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There is a remarkable information source on this brand new, fast breaking topic which was first put on line on 26 June by Wikipedia collaborator Dimboukas
Here is how it looked on the morning of the 27th of June when the official announcement was made by Prime Mister Alexis Tsipras calling for the referendum:
And here is how it looks today (with ca.5000+ words, 50 references, 10 external links):
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If you gaze long enough into an abyss, the abyss will gaze back into you. – F. Nietzsche
On the early morning of 27 June when reading that the leader of the Greek coalition government, Alexis Tsipras, called for a national referendum to get the views of Greece’s population on the bitter on-going disputes with Europe and the IMF, and in particular whether or not to accept the Troika’s uncompromising bailout conditions to settle the country’s government-debt crisis, I decided to see if we might do our bit by providing selective daily summary and international commentary on this unfolding the topic – and, more importantly, the uncertain evolving process behind it.
This quickly took the form of a series of daily summaries of a certain number of what I regard as the key points, issues, ideas, attitudes and players shaping this debate. You will find just below the dozen-plus articles that were posted in the pages of World Streets since the 27th. They appear here in the order written, and each is hot-linked to facilitate your access.
The core of this story is the huge gap between the level of understanding of leading members of the economics and policy community and that of the troika members. The ever combatative Paul Krugman put it like this in a 5 July article in the New York Times.
– By Paul Krugman, NYT JULY 5, 2015. Full text here.
Europe dodged a bullet on Sunday. Confounding many predictions, Greek voters strongly supported their government’s rejection of creditor demands. And even the most ardent supporters of European union should be breathing a sigh of relief.
Of course, that’s not the way the creditors would have you see it. Their story, echoed by many in the business press, is that the failure of their attempt to bully Greece into acquiescence was a triumph of irrationality and irresponsibility over sound technocratic advice.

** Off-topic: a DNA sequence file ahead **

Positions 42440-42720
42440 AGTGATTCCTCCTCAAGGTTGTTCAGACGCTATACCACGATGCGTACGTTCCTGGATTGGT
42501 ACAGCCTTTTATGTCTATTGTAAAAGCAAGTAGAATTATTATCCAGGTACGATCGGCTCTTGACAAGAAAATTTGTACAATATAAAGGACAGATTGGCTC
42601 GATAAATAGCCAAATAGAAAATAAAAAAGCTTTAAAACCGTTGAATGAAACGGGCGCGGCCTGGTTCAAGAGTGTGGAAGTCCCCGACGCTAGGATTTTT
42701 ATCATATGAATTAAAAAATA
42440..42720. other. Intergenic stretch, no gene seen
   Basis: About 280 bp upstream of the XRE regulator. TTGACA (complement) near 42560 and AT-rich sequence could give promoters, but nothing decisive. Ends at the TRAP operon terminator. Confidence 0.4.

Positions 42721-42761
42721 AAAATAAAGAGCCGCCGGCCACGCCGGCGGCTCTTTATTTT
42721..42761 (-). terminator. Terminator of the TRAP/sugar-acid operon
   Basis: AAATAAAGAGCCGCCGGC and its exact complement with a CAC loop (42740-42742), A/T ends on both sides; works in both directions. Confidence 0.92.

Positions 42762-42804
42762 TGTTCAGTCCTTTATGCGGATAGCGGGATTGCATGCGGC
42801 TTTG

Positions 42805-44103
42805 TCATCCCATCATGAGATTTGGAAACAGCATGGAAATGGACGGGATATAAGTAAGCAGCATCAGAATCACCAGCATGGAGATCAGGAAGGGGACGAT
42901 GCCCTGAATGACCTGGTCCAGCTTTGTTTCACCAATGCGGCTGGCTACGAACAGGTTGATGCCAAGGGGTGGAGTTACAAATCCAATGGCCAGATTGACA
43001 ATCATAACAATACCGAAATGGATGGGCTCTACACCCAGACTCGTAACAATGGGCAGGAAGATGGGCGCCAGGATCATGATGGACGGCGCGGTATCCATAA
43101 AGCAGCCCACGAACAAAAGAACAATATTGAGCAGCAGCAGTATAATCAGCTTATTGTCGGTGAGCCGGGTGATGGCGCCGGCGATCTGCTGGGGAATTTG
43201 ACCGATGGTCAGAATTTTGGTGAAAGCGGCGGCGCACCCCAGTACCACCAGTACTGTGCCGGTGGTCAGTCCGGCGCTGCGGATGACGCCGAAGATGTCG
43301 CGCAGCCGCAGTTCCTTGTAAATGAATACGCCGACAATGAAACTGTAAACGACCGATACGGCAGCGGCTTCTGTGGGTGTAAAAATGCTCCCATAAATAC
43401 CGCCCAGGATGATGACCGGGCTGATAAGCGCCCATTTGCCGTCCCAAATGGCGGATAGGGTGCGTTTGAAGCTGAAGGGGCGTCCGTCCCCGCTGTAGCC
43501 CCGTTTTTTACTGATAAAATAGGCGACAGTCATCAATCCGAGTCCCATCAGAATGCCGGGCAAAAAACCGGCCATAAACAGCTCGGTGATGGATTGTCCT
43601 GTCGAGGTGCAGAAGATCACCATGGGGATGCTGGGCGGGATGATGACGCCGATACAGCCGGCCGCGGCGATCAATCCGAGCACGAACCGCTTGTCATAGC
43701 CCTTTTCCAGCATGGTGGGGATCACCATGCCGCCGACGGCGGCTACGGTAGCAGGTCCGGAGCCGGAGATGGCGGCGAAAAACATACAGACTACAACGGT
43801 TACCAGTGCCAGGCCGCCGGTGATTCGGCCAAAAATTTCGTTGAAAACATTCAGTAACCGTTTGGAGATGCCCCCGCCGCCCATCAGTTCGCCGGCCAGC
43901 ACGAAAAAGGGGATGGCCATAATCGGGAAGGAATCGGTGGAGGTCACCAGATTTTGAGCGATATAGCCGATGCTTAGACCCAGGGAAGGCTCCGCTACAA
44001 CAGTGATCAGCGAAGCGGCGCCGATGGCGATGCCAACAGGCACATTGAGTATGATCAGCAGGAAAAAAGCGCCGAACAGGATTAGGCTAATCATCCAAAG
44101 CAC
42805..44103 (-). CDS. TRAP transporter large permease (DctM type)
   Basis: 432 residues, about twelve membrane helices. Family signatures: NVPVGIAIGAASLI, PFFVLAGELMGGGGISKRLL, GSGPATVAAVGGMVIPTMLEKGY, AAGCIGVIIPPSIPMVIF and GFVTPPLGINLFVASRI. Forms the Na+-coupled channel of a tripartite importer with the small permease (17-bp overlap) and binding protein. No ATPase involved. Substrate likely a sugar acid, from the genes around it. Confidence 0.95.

18:00, Sunday 5 July 2015 in Greece and the polls have just closed on this momentous day for democracy. The outcome of the unexpected but oh so important referendum will not be known for several hours yet. So what better time to pour a glass of cool retsina white, sit down with some friends, and sort through the accumulated evidence of these last ten days in which the eyes of the world have turned to Greece.
Here are a few observations and thoughts about the future which come most immediately to mind to this ever-curious observer:
It has been hard slogging over the last two weeks of what we hope has been balanced discussions about the economic and political crisis that is currently racking Greece, Europe and in fact the world, so before we move into our final stage of closing comment with the urns now open but before the votes are counted in Greece, what about taking a step back and seeing what would happen if we take this conflict to another, higher level? Check it out here:
Forgetting the Germans (not that this is ever possible of course) and the more prissy lipped representatives of European institutions, why might we reasonably ask ourselves are there so many angry accusations coming in from Eastern and Northern Europe? It’s a bit complicated, so let us consider this in several stages.
First and most reassuring to those of us who care about the economy and democracy, these are not universally shared positions in those countries. And this is what you are not hearing from the media, as much as anything else because the real message is so complicated: namely that there are substantial portions of the populations and political alliances in each of these countries who are in fact NOT AT ALL IN AGREEMENT with the orchestrated media pronouncements of certain government representatives, including national delegations to the various European institutions. For those of us who are concerned not only with matters of the well working of the economy but also that of democracy, this multiplicity of views is reassuring news.
The roots of Greece’s crisis are simple. Before Greece joined the Eurozone, investors treated it as a middle-income country with poor governance — which is to say, a credit risk. After Greece joined the Eurozone, investors thought that Greece was no longer a credit risk — they figured, if push came to shove, other Eurozone members like Germany would bail Greece out. They were wrong.
If you had to pick one chart that encapsulates Greece’s crisis, it would be this one:
Last night I dreamt I was wandering the stacks of the great Butler Library at Columbia, in a search to see if I could identify a certain number of what I would like to call “leading political economists” who have through their work and contributions over the last several centuries helped to shape our understanding of the relationship between economy, efficiency, democracy and governance. In particular I was looking for indications in their work that would allow me to make an educated guess as to what their position might have been in the case of the Sunday Referendum in Greece.